A former high-level Ukrainian official accused by press-freedom groups of threatening journalists has followed through on his threats to disclose personal data on members of the investigative journalism group Schemes (Skhemy), a joint project run by RFE/RL’s Ukrainian Service and UA:Pershy television.
Between October 31 and November 5, Andriy Portnov, a former lawmaker and deputy head of former President Viktor Yanukovych’s administration, released registration data on 16 vehicles used by editorial and staff members of Schemes on his Telegram messaging channel.
His action was apparently prompted by a Scheme investigation into him and his relations with officials currently in the Ukrainian government.
In his November 5 message, Portnov invited anyone who comes across these vehicles to “give a stiff rebuff” to the drivers after having suggested on October 31 that the driver whose personal data he disclosed was also under surveillance and could be exposed to physical harm.
He stated it was in retaliation to Schemes publishing information about his initial disclosure of personal data. In response, Portnov threatened to publicly disclose additional personal data of RFE/RL Ukrainian Service journalists and support staff, a threat upon which he followed through.
However, he defended his actions as part of a journalistic assignment for the 112 Ukraine television channel.
“Since October 30, I have been working as a journalist on channel 112 and identifying illegal actions in tracking people is now my editorial task,” he wrote, adding that “whoever interferes" with his actions will be prosecuted for obstructing journalistic activities.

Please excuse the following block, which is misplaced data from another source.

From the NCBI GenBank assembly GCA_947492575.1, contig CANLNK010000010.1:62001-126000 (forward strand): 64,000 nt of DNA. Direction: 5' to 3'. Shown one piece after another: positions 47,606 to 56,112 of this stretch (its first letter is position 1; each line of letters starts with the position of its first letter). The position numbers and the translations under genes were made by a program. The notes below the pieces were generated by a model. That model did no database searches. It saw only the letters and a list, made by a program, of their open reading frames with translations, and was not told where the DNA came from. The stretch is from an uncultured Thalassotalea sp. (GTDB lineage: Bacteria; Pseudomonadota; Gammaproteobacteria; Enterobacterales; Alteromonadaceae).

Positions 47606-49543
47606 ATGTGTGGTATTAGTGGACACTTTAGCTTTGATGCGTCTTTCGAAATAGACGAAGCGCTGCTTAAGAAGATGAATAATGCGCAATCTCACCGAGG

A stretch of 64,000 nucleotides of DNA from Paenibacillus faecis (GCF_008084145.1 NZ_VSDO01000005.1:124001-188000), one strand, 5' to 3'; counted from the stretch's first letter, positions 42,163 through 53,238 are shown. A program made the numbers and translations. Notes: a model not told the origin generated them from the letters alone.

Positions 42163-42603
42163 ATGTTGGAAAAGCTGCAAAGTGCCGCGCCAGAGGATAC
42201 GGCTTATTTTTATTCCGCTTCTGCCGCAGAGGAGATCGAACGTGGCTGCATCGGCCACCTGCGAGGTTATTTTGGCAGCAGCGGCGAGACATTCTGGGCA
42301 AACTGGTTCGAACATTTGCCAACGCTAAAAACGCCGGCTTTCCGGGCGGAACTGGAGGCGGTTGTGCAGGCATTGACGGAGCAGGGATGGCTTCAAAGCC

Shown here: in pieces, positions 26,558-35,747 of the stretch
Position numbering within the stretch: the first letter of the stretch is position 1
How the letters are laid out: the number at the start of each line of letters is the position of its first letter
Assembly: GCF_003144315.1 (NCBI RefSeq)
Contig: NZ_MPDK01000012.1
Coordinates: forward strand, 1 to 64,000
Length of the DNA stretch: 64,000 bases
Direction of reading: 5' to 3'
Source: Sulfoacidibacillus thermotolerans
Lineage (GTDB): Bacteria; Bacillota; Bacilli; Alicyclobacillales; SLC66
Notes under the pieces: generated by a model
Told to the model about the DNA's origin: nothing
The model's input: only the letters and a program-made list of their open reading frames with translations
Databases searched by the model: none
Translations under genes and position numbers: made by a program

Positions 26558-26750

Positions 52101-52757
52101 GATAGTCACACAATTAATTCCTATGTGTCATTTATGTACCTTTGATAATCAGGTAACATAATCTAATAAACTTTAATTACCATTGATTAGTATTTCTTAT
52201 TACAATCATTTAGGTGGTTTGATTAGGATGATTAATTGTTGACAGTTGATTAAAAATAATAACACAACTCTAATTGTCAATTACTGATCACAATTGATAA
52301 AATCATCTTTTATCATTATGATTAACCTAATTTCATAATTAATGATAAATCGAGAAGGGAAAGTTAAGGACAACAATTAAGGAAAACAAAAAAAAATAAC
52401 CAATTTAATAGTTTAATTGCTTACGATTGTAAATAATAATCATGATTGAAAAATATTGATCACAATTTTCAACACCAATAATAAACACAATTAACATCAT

Portnov also published on Telegram an editorial assignment apparently signed by the general producer of the 112 Ukraine television channel, Artem Marchevsky.
RFE/RL President Jamie Fly has condemned Portnov’s actions.
"It is unacceptable and, it also seems, unlawful for anyone in Ukraine to disclose personal information, threaten physical harm, or otherwise put pressure on journalists because of their professional activities," Fly said in a statement on November 2.
Fly also urged the Ukrainian authorities to "hold accountable those who commit actions that undermine the public's belief in Ukraine's commitment to freedom of expression."
On November 4, Mediarukh, a coalition of Ukrainian media development and press freedom groups as well as civic activists called on the government and law enforcement authorities to prosecute Portnov.
“We urge the Ukrainian authorities and law enforcement agencies to hold Andriy Portnov accountable and ensure the safety of journalists and employees who are under pressure as a result of their professional journalistic activity,” reads the Mediakrukh statement.
Portnov initially fled to Russia along with Yanukovych and other high-level officials in the wake of the 2014 pro-democracy Euromaidan movement.
He returned after this year’s presidential election.
The alleged editorial assignment from the 112 TV channel that Portnov published on November 5 says that “Andrei Portnov, a special correspondent, is entrusted with investigating and informing the public about persons committing illegal operational-technical activities.”
Channel 112 was purchased last year by Taras Kozak, who is a close ally of controversial Ukrainian politician Viktor Medvedchuk. Medvedchuk has told RFE/RL he enjoys a close friendship with Russian President Vladimir Putin, who is the godfather of his daughter.
In October 2018, Ukrainian lawmakers adopted a resolution proposing the National Security and Defense Council impose sanctions on the owners of 112 Ukraine.
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